This is a snippet from the introduction to the Truth Wars book… make sure you sign up for release information.
First casualty in the truth wars – facts
The truth ought not to be something you can fight over. Facts are facts, science is science, reality is real, so you might think.
Facts are facts. The simplest of those are countable or measurable: it is 22 degrees outside, and 153,231 people live in my town. Yet we find a way to fight over how many people voted for whom, how many people attended a rally, what temperature the planet is, how many people are poor, how many die from gun violence, and how many terrorists or immigrants commit acts of violence.
Science tells us cause and effect, that is, the laws of nature, or the way the world works. We need to know when we do X, whether Y happens, that is, when we take a drug, it makes us better, or when we emit carbon dioxide, it warms the planet, or not. Science is science, and science’s truths are more uncertain than simple counting or measurement. Nevertheless, we get very close to truth in some areas. Despite that, even in the 21st century, we fight over science that is very nearly settled: whether vaccines work, whether sugar is harmful, whether we cause warming of the planet, whether fluoride is essential or harmful, what levels of pollutants burning various fuels generates, whether GMOs (genetically modified organisms) are dangerous, and whether alternative medicine works.
Social science, the laws of humankind if you will, is even less certain in its predictions of cause and effect because human beings are, well, very human. Therefore, we find it even easier to fight over whether charter schools make smarter kids, whether longer jail sentences lower crime, whether gun ownership causes or prevents crime, whether unemployment insurance hinders people getting back to work, and whether low interest rates, lower taxes, or government spending help the economy.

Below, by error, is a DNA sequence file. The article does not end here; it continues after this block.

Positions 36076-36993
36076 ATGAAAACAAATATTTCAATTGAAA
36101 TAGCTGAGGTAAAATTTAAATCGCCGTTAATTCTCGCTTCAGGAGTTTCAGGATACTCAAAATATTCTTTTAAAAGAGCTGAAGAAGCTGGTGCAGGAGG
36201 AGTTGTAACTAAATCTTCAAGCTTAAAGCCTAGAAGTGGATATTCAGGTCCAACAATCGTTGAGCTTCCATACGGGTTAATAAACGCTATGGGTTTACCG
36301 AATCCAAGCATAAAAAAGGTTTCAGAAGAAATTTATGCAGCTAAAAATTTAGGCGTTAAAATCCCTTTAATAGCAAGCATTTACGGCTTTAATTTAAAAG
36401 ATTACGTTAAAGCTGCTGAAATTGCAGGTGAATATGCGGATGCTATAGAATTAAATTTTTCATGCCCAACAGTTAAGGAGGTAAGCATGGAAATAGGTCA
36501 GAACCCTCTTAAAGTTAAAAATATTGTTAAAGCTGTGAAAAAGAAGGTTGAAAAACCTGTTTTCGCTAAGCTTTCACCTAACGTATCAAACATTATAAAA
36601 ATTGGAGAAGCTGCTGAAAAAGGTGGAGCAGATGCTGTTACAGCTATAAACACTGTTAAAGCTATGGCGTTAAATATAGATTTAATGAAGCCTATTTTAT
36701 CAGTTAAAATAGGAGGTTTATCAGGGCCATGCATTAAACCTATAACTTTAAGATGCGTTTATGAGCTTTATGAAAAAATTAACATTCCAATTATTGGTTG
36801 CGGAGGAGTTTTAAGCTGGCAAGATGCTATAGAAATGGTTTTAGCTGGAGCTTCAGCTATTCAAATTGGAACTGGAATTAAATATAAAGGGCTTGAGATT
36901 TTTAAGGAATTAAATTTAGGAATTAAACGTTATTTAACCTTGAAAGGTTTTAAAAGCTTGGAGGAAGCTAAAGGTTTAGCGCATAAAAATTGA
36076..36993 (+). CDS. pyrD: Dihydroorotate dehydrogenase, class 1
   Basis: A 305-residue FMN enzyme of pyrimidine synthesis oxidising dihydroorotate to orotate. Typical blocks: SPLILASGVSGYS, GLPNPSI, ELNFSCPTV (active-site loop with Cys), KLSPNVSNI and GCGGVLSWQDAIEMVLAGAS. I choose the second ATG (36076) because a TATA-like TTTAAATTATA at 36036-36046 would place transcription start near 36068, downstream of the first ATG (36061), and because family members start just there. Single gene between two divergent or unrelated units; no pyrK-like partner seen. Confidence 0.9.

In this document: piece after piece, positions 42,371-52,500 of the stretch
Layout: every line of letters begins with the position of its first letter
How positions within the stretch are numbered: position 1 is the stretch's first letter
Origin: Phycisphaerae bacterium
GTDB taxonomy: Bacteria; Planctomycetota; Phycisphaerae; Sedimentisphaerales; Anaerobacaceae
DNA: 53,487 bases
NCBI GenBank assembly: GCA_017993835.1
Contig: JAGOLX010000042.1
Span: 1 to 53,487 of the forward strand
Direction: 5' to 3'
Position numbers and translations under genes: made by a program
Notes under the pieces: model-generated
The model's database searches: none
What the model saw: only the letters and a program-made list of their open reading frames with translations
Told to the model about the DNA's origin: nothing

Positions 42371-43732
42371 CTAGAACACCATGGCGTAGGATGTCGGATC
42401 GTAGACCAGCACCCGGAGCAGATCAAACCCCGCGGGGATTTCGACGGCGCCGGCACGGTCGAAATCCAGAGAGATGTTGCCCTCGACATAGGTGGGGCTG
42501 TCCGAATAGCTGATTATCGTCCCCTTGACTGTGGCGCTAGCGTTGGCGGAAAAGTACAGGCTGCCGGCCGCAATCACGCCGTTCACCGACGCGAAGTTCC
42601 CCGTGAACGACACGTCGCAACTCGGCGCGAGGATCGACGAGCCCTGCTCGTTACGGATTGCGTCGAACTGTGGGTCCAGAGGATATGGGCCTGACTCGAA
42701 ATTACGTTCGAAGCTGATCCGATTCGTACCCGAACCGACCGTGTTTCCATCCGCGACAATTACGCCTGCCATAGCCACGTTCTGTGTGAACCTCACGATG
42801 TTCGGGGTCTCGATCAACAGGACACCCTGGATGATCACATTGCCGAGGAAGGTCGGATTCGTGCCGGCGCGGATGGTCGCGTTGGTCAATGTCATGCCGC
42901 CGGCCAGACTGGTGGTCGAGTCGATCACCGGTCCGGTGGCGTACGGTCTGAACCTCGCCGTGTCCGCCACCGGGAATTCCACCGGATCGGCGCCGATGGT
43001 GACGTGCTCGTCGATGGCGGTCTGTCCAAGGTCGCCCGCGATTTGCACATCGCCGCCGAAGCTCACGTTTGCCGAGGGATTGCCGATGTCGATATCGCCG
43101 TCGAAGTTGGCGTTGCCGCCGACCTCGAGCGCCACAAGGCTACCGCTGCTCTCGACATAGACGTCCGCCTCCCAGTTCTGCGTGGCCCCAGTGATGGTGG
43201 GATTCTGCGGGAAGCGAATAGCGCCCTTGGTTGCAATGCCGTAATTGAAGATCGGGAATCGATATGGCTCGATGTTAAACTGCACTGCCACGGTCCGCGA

One mistake that many people make is to take the two true statements, that a) science is, by nature, uncertain, and b) science is constantly being revised, and deduce (cynically) from those that science is no better than gut feel, or personal experience, or ancient dogma. (For example, “Yeah, well they used to say that eating fat was bad for you. So obviously science is a bunch of baloney.”) That cynicism about science, and the continued propagation of pseudoscience is one feature of the post-truth world. When it comes to understanding how the world works, the laws of nature, and of cause and effect, there is nothing better than science.
Finally, reality ought to be reality. It happened or it did not. Tragically, we even find a way to fight over reality, whether Hitler really killed 6 million Jews, whether a president’s birth certificate really proves where he was born, whether we really landed on the moon, whether 9-11 and the Newtown massacre really happened, and whether dinosaurs really lived four thousand years ago.
Agreeing on values, what the goals of society should be, and what matters most is difficult enough. However, we should be able to agree how the world is. Unfortunately, conversations about how the world is are confused with and perverted by conversations about how we want the world to be. Ideology colors our descriptions of the world, and not just our prescriptions for the world.
Make sure you sign up for release information on Truth Wars – Surviving post-truth, fake news, and the war on science